Jury selection in a Massachusetts criminal trial is a critical stage in any case. Because a defendant cannot be convicted unless a jury must unanimously find that a defendant was guilty of the crime charged, both prosecution and defense put a significant amount of effort into selecting jurors through a process called “voir dire.”
The voir dire process is guided largely by the judge overseeing the case. Generally, each side presents questions that they would like to ask potential jurors. The judge can approve or disapprove of specific questions, and may alter the phrasing on certain questions. Some judges allow counsel to ask the questions, while other judges ask the potential jurors the questions themselves. Of course, judges must follow certain statutory and constitutional principles during the process.
In a recent state appellate decision, the court affirmed the conviction of a defendant who was found guilty of indecent assault and battery, rejecting the defendant’s challenge to the lower court’s decision not to allow him to ask certain questions of the jury. Specifically, the defendant wanted to ask the jurors whether they had a bias against non-English speakers.
According to the court’s opinion, the defendant was present while his romantic partner was babysitting a 12-year-old girl. The defendant was left alone with the girl when the older woman took a shower. The defendant allegedly supplied wine to the 12-year-old, asked her to stick out her tongue, and sucked on it. The defendant asked her to do it again and she refused. Later that night, the girl told her father what happened, and the defendant was charged with indecent assault.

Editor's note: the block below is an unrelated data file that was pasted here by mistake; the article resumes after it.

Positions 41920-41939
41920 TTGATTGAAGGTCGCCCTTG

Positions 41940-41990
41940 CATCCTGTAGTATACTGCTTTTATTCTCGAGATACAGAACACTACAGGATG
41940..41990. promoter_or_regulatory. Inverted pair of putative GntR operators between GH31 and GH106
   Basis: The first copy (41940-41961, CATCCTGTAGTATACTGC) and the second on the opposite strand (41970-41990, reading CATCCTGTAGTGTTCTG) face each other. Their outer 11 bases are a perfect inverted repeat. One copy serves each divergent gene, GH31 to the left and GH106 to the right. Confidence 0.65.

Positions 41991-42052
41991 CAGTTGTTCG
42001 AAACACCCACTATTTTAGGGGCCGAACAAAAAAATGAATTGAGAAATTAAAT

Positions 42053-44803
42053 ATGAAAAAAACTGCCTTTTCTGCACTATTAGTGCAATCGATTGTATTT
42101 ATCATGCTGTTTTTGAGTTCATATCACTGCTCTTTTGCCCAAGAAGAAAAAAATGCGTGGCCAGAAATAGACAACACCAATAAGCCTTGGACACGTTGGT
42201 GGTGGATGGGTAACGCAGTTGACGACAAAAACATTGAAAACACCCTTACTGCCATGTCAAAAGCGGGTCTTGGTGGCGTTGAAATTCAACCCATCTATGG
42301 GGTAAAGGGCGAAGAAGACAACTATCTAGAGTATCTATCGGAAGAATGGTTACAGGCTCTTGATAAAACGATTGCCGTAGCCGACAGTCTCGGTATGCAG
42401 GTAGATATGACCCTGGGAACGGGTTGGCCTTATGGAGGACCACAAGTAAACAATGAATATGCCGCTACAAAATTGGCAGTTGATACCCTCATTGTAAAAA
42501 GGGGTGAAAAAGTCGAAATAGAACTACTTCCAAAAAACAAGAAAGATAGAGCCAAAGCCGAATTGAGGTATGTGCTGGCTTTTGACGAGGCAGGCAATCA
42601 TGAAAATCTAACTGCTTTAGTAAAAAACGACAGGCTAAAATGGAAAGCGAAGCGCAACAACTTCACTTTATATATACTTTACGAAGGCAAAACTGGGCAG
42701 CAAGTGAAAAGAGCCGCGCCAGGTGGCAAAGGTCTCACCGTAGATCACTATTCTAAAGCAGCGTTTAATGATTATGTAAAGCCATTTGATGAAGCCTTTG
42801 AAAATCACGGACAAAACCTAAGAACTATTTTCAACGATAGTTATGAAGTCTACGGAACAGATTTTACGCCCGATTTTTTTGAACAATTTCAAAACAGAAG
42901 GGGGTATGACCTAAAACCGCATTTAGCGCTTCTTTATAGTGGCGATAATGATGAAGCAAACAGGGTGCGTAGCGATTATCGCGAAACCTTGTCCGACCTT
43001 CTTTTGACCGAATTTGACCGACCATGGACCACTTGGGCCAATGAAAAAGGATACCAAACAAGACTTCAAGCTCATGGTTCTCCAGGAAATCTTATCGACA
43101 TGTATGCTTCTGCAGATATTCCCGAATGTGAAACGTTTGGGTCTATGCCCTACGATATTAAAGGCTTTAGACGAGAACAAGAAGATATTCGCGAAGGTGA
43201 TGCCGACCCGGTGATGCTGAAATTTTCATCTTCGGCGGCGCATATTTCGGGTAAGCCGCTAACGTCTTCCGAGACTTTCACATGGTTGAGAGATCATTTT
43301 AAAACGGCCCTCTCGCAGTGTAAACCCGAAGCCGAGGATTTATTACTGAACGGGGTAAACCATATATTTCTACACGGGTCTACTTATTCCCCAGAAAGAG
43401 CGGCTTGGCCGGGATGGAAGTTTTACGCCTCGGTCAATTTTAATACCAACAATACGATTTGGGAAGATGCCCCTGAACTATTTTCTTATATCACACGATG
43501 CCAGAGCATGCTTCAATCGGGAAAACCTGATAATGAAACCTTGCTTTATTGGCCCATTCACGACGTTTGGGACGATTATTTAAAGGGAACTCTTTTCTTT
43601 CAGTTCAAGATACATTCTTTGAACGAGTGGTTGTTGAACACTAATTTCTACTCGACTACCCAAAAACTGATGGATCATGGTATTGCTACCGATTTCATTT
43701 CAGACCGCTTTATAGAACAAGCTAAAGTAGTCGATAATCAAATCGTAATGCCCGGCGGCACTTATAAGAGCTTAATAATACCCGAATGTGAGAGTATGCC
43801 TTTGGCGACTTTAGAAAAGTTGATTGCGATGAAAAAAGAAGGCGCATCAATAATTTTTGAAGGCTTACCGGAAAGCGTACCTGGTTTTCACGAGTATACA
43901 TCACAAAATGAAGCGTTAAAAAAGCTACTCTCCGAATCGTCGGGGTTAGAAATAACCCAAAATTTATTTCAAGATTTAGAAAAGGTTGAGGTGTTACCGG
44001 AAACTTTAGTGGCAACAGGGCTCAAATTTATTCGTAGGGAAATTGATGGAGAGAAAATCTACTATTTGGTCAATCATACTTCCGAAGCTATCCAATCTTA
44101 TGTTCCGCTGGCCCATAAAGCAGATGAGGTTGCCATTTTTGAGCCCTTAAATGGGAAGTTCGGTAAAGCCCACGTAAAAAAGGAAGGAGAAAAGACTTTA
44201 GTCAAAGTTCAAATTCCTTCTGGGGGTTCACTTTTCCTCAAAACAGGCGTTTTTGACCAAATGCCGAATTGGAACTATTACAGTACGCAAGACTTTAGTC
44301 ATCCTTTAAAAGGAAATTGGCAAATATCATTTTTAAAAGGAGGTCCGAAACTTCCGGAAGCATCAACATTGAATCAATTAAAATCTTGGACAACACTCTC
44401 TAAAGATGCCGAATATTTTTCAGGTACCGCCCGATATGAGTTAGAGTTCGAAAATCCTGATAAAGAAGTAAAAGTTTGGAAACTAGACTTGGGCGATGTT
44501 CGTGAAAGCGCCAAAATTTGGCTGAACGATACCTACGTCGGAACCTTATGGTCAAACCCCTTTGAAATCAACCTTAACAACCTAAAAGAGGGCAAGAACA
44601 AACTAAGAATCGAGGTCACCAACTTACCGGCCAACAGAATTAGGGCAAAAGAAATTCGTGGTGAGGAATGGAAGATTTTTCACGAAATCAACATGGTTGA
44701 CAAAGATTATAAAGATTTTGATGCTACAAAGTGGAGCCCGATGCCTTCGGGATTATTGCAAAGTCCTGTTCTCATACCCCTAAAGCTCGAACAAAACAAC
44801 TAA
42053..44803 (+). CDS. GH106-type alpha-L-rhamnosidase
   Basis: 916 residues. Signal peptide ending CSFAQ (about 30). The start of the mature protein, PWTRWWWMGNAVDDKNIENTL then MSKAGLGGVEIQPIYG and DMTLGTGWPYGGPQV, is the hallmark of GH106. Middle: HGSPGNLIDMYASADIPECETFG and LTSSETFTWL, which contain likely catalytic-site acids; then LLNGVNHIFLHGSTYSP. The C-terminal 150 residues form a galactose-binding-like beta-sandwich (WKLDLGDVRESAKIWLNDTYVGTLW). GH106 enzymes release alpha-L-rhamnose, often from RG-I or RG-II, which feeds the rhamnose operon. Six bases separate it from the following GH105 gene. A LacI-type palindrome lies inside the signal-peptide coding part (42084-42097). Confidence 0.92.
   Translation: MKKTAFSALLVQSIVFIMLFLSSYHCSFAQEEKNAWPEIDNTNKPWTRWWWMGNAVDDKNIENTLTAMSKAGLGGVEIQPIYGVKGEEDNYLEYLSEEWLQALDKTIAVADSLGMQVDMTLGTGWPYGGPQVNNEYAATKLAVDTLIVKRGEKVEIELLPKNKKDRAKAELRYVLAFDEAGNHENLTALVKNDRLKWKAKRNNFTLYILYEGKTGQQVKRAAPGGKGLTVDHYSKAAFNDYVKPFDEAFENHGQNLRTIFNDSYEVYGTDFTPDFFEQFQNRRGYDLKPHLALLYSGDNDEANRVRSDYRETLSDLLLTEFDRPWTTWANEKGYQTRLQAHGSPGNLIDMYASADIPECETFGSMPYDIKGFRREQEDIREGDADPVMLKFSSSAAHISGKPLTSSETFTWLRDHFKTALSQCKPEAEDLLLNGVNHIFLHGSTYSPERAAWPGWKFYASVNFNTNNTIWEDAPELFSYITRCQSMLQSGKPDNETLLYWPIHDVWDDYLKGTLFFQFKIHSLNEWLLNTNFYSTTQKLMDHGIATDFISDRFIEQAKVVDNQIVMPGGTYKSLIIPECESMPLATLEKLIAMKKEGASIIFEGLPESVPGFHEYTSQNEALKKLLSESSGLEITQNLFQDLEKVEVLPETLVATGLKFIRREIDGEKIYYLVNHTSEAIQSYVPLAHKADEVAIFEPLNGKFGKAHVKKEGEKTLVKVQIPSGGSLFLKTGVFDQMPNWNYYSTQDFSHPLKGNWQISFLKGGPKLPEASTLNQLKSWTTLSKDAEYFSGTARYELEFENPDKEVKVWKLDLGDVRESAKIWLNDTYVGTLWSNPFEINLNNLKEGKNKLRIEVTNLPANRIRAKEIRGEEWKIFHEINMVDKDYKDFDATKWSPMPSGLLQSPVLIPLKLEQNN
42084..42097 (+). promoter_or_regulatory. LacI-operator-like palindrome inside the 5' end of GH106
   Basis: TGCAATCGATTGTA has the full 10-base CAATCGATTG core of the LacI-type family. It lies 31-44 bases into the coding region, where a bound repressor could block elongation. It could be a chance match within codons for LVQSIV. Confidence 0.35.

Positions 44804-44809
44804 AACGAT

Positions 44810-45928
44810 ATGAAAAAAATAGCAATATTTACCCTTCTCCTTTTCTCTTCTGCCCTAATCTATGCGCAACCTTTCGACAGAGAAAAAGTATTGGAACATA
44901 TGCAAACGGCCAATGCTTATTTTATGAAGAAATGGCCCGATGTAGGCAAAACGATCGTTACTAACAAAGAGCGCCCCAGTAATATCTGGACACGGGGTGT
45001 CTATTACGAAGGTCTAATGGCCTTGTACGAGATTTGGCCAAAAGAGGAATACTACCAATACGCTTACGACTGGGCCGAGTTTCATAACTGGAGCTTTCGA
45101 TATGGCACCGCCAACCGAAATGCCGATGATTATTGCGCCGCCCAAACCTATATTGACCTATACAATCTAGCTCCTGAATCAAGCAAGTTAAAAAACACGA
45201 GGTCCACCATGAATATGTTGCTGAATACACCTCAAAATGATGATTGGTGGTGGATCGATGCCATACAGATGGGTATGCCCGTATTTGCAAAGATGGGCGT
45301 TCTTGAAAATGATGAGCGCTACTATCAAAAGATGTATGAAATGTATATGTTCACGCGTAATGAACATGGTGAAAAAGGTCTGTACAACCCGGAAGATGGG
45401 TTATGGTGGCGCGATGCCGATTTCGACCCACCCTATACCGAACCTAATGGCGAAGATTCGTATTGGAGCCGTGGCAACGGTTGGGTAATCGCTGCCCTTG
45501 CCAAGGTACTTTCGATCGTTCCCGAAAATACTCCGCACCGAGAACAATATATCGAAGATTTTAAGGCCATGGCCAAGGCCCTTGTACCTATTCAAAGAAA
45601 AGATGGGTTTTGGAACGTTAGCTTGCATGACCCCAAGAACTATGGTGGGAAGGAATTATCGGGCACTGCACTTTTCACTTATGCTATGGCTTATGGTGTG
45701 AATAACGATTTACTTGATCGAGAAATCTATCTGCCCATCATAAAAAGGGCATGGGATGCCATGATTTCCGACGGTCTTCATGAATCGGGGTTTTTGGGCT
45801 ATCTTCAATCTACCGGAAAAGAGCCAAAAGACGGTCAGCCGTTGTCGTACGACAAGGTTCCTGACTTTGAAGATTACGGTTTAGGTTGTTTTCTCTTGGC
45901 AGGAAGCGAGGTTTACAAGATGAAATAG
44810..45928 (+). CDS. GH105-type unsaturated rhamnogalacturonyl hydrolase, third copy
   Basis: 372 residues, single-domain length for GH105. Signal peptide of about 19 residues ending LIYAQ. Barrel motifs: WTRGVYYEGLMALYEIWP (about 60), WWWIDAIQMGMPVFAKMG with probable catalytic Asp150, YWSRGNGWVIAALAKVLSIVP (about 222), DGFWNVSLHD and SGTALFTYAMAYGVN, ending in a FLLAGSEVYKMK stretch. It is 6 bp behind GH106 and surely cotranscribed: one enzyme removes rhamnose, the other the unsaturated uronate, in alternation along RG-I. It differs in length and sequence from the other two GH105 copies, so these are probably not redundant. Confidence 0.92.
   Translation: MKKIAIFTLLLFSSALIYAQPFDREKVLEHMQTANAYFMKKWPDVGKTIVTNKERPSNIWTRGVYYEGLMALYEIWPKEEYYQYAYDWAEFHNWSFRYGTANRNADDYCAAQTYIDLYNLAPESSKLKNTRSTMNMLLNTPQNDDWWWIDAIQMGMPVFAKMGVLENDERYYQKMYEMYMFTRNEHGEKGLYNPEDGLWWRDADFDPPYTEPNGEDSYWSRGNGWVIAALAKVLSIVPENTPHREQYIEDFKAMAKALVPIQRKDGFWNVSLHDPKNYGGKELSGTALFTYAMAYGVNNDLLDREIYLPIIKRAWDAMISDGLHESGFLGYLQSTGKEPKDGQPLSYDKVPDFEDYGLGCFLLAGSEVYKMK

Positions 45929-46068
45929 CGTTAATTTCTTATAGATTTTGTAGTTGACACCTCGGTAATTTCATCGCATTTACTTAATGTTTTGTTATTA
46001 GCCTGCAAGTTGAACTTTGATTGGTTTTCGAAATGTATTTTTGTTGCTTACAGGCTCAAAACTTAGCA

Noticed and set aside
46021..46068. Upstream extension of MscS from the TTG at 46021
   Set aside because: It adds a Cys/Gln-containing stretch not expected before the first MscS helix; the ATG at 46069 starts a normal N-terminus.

Before jury selection, the defendant asked that the potential jurors be asked: “Do you have any problem with a defendant that requires the services of a Spanish-speaking interpreter?” The trial court rejected the defendant’s request after asking whether the victim was also Spanish-speaking. The defendant was ultimately convicted, and appealed the lower court’s decision not to ask the jury his suggested question.
On appeal, the court recognized that “a thorough voir dire is necessary to ensure an unbiased jury.” However, the court determined that it was not an abuse of discretion not to ask the question. Interestingly, the court noted that, “going forward, however, we anticipate that where a defendant is entitled to the services of a translator because of an inability to speak English, the judge will, on request, ordinarily pose a question to the venire regarding language-related bias.”
Have You Been Arrested for a Massachusetts Crime?
If you have recently been arrested for a Massachusetts sex crime, or any other serious criminal offense, Attorney Patrick J. Murphy can help. At our Boston criminal defense practice, we represent clients who face all serious crimes, including drug charges, gun cases, robberies, as well as violent and sexual offenses. We fight hard on behalf of our clients, ensuring that the prosecution is held to their high burden. To learn more about how we can help you defend your freedom against the accusations you are facing, call 617-367-0450 to schedule a free consultation today.